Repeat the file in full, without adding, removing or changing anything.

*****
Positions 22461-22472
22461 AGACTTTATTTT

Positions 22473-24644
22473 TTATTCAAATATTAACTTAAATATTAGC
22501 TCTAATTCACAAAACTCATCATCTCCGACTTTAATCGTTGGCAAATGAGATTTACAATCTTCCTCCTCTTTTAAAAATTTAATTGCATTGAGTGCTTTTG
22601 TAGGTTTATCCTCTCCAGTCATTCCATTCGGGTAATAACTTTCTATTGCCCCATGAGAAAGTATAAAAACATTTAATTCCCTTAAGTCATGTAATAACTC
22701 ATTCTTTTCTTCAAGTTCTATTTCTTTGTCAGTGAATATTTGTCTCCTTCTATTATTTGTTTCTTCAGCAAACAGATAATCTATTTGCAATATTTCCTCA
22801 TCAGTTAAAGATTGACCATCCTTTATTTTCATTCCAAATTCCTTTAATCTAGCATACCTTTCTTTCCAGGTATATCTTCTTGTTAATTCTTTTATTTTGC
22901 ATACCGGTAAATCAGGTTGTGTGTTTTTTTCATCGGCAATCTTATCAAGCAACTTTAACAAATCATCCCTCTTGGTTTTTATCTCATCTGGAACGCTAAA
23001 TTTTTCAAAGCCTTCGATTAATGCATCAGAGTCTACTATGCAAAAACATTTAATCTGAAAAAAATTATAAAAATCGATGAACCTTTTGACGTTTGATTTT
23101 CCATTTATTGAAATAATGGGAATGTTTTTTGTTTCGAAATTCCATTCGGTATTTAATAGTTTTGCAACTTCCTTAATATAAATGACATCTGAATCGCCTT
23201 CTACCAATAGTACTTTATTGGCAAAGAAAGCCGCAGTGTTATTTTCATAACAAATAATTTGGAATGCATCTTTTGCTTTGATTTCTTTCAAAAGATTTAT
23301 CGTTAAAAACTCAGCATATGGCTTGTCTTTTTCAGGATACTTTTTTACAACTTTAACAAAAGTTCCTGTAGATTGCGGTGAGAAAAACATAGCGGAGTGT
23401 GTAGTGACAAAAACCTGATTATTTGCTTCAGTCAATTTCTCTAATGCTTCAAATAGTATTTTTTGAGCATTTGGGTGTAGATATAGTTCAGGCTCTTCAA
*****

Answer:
Positions 22461-22472
22461 AGACTTTATTTT

Positions 22473-24644
22473 TTATTCAAATATTAACTTAAATATTAGC
22501 TCTAATTCACAAAACTCATCATCTCCGACTTTAATCGTTGGCAAATGAGATTTACAATCTTCCTCCTCTTTTAAAAATTTAATTGCATTGAGTGCTTTTG
22601 TAGGTTTATCCTCTCCAGTCATTCCATTCGGGTAATAACTTTCTATTGCCCCATGAGAAAGTATAAAAACATTTAATTCCCTTAAGTCATGTAATAACTC
22701 ATTCTTTTCTTCAAGTTCTATTTCTTTGTCAGTGAATATTTGTCTCCTTCTATTATTTGTTTCTTCAGCAAACAGATAATCTATTTGCAATATTTCCTCA
22801 TCAGTTAAAGATTGACCATCCTTTATTTTCATTCCAAATTCCTTTAATCTAGCATACCTTTCTTTCCAGGTATATCTTCTTGTTAATTCTTTTATTTTGC
22901 ATACCGGTAAATCAGGTTGTGTGTTTTTTTCATCGGCAATCTTATCAAGCAACTTTAACAAATCATCCCTCTTGGTTTTTATCTCATCTGGAACGCTAAA
23001 TTTTTCAAAGCCTTCGATTAATGCATCAGAGTCTACTATGCAAAAACATTTAATCTGAAAAAAATTATAAAAATCGATGAACCTTTTGACGTTTGATTTT
23101 CCATTTATTGAAATAATGGGAATGTTTTTTGTTTCGAAATTCCATTCGGTATTTAATAGTTTTGCAACTTCCTTAATATAAATGACATCTGAATCGCCTT
23201 CTACCAATAGTACTTTATTGGCAAAGAAAGCCGCAGTGTTATTTTCATAACAAATAATTTGGAATGCATCTTTTGCTTTGATTTCTTTCAAAAGATTTAT
23301 CGTTAAAAACTCAGCATATGGCTTGTCTTTTTCAGGATACTTTTTTACAACTTTAACAAAAGTTCCTGTAGATTGCGGTGAGAAAAACATAGCGGAGTGT
23401 GTAGTGACAAAAACCTGATTATTTGCTTCAGTCAATTTCTCTAATGCTTCAAATAGTATTTTTTGAGCATTTGGGTGTAGATATAGTTCAGGCTCTTCAA